Have you ever been told the reason something bad is happening in your life is because you either don’t have enough faith, or because you are not walking in your God-given Kingdom authority?
Yes, there are times those things are true. But having enough faith or authority does not mean we will never again be affected by this sinful, fallen world in a way that hurts or shatters us. Eventually, those who hold to this Christian “golden ticket” belief either become angry with God for failing them, or they condemn themselves when something devastating happens and try to figure out what they did wrong.
This article is actually part two of this discussion. If you have not read part one, I recommend you read Is Faith Our Golden Ticket to a Good Life? Part One and then return to continue reading Part 2.
As I said last week, there are many scriptures to support how our faith stops the enemy, and learning how to walk in our Kingdom authority is powerful and effective against the enemy’s advances against us.
But does that mean if something which is obviously evil and not from God hits us, we are at fault for not being strong enough in faith or authority to stop it?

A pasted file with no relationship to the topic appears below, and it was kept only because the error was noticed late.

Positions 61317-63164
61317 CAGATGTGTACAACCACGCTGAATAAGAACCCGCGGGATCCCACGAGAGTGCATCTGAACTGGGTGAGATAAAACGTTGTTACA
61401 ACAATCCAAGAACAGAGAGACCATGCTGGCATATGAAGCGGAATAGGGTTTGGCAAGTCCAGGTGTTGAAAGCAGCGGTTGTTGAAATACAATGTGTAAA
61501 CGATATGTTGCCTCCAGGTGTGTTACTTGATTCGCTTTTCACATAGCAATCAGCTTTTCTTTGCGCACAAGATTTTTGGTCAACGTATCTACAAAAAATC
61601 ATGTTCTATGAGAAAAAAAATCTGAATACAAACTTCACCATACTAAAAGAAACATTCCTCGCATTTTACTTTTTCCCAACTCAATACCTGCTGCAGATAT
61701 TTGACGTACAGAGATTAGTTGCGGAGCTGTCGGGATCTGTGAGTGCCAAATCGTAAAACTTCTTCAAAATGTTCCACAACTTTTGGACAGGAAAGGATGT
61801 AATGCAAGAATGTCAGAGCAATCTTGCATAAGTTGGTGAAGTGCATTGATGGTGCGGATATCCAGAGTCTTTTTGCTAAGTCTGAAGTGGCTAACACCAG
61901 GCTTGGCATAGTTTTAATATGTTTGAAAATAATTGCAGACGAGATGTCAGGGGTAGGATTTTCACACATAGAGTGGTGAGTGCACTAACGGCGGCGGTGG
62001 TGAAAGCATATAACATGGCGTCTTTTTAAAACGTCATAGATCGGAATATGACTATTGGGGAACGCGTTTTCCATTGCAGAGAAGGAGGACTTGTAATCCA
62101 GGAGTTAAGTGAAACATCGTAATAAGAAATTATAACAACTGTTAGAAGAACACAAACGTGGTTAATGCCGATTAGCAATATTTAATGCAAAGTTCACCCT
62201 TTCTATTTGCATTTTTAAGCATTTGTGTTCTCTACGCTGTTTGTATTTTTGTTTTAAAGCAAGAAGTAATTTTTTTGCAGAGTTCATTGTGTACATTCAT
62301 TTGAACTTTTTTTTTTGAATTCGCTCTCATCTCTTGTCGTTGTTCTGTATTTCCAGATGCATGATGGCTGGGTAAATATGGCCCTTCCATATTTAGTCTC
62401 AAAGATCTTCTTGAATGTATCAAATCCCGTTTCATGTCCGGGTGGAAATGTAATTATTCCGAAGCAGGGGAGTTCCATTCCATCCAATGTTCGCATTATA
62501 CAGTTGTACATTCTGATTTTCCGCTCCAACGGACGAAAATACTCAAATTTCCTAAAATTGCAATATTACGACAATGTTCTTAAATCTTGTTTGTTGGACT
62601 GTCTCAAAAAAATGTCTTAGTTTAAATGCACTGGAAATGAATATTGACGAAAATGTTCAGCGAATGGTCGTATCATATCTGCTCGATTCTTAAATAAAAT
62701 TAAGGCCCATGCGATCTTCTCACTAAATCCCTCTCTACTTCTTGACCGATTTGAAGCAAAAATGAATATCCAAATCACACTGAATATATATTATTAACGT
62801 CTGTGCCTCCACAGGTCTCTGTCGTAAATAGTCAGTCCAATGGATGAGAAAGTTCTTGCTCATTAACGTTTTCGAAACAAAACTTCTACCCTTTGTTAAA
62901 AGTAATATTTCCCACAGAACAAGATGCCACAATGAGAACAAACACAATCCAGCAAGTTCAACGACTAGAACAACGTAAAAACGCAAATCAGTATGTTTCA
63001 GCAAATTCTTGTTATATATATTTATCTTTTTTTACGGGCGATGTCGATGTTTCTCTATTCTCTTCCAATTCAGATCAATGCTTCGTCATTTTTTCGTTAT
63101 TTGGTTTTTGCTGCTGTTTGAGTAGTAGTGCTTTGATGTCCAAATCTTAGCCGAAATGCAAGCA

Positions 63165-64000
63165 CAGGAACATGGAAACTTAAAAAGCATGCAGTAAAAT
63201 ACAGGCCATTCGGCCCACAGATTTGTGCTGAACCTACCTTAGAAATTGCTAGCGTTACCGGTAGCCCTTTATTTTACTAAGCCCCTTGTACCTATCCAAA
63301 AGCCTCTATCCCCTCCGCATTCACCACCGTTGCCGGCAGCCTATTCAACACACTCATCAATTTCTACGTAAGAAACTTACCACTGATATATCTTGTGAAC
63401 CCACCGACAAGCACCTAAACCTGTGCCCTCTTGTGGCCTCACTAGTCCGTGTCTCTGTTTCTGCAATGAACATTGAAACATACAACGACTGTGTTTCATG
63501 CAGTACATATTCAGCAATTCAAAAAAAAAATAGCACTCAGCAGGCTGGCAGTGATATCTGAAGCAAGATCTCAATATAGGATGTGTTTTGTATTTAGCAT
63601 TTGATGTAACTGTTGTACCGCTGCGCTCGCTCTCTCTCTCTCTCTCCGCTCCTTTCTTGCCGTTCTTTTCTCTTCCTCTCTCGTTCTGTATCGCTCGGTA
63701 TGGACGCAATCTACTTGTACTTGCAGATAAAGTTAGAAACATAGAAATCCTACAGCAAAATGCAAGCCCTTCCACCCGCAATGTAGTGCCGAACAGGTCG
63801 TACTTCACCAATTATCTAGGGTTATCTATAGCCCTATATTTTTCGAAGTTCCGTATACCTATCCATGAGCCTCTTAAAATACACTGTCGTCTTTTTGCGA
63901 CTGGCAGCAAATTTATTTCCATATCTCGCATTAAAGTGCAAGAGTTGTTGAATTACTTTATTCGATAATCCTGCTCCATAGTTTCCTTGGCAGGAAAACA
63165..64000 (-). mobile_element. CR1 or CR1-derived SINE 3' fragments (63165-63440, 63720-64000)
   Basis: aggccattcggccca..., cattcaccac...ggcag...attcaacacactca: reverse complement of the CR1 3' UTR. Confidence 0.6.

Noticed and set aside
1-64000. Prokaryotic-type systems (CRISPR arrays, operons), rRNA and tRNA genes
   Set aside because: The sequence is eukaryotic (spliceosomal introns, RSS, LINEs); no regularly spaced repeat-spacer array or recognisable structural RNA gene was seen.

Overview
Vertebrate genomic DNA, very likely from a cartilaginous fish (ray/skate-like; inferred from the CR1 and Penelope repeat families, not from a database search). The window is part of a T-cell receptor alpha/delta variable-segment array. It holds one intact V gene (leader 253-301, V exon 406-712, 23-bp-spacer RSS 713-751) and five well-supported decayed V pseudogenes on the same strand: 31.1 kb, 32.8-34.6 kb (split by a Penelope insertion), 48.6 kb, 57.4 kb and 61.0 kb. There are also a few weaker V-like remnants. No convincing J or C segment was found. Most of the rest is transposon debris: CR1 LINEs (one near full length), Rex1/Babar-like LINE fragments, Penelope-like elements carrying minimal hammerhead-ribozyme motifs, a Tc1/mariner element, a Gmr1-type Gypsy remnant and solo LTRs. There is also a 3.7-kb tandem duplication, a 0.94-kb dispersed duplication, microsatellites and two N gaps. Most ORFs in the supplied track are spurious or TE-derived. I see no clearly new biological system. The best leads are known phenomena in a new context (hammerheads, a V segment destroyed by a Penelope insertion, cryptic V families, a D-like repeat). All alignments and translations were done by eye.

Let’s look at the Word of God to consider an answer to this question.
Moses was instructed directly by God to go back to Egypt to release the people of Israel from slavery and lead them into the land they were promised (which had been promised 400 years earlier and instead they became slaves in a foreign land). As Moses obeyed God, it got worse for the people as Pharaoh came down hard on them before they were released (Exodus 3-13). After they got their breakthrough and were set free, God led them specifically to a place where they were cornered by the enemy, and once again things looked much worse after God stepped in and started leading them. They were very upset, not knowing that God had a bigger plan. God performed a miracle, causing the water to separate, giving the people an escape route (Exodus 14). None of these events had anything to do with the people’s lack of faith, and everything to do with God having a plan that could not be seen at the time of extreme difficulty.